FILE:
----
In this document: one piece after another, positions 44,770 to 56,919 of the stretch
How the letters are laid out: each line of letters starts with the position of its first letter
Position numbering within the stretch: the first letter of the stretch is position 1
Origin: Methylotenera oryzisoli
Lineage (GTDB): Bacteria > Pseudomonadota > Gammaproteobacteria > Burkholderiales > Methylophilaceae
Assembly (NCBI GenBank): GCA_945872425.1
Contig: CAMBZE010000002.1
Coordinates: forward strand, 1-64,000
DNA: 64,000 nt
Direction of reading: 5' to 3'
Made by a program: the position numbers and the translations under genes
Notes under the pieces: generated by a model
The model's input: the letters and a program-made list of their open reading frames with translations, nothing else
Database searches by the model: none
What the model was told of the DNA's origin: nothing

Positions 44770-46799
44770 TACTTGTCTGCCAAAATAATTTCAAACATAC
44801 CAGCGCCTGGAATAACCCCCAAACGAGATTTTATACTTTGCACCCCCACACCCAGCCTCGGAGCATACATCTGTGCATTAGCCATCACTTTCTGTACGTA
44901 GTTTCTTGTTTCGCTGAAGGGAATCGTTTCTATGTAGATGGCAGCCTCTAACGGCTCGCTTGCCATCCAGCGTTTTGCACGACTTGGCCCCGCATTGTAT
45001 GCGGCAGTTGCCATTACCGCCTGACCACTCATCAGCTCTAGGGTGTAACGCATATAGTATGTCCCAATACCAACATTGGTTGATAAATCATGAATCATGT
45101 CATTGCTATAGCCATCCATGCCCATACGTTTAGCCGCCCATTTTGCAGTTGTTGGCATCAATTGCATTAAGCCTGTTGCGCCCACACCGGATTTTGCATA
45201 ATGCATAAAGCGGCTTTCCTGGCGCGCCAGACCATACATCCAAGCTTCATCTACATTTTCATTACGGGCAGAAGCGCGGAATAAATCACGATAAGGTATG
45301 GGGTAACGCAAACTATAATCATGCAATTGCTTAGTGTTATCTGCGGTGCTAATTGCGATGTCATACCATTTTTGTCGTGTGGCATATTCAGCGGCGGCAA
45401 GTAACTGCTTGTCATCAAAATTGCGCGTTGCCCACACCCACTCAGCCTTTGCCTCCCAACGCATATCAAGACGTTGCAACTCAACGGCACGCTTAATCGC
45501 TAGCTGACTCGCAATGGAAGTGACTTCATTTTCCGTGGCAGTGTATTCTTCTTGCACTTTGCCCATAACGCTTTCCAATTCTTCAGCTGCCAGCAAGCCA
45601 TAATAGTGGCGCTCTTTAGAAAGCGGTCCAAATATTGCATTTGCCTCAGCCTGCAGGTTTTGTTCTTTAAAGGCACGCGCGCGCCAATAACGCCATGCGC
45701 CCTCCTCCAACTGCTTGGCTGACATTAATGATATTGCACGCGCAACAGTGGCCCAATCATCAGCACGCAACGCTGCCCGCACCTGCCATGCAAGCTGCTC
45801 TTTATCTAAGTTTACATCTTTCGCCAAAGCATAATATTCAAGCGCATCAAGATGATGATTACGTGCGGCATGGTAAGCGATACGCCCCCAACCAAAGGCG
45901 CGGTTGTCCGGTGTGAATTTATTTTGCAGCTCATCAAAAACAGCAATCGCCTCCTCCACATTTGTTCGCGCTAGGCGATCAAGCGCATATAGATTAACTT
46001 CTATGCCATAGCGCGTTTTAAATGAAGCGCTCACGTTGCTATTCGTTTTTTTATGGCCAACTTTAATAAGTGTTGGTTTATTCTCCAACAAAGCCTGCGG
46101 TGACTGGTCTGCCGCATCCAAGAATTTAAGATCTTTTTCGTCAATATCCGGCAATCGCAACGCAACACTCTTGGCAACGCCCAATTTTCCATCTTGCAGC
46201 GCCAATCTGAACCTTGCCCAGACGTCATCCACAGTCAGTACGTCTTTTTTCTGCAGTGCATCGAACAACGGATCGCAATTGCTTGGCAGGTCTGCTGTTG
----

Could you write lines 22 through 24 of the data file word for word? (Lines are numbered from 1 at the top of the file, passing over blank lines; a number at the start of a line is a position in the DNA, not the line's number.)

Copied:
45201 ATGCATAAAGCGGCTTTCCTGGCGCGCCAGACCATACATCCAAGCTTCATCTACATTTTCATTACGGGCAGAAGCGCGGAATAAATCACGATAAGGTATG
45301 GGGTAACGCAAACTATAATCATGCAATTGCTTAGTGTTATCTGCGGTGCTAATTGCGATGTCATACCATTTTTGTCGTGTGGCATATTCAGCGGCGGCAA
45401 GTAACTGCTTGTCATCAAAATTGCGCGTTGCCCACACCCACTCAGCCTTTGCCTCCCAACGCATATCAAGACGTTGCAACTCAACGGCACGCTTAATCGC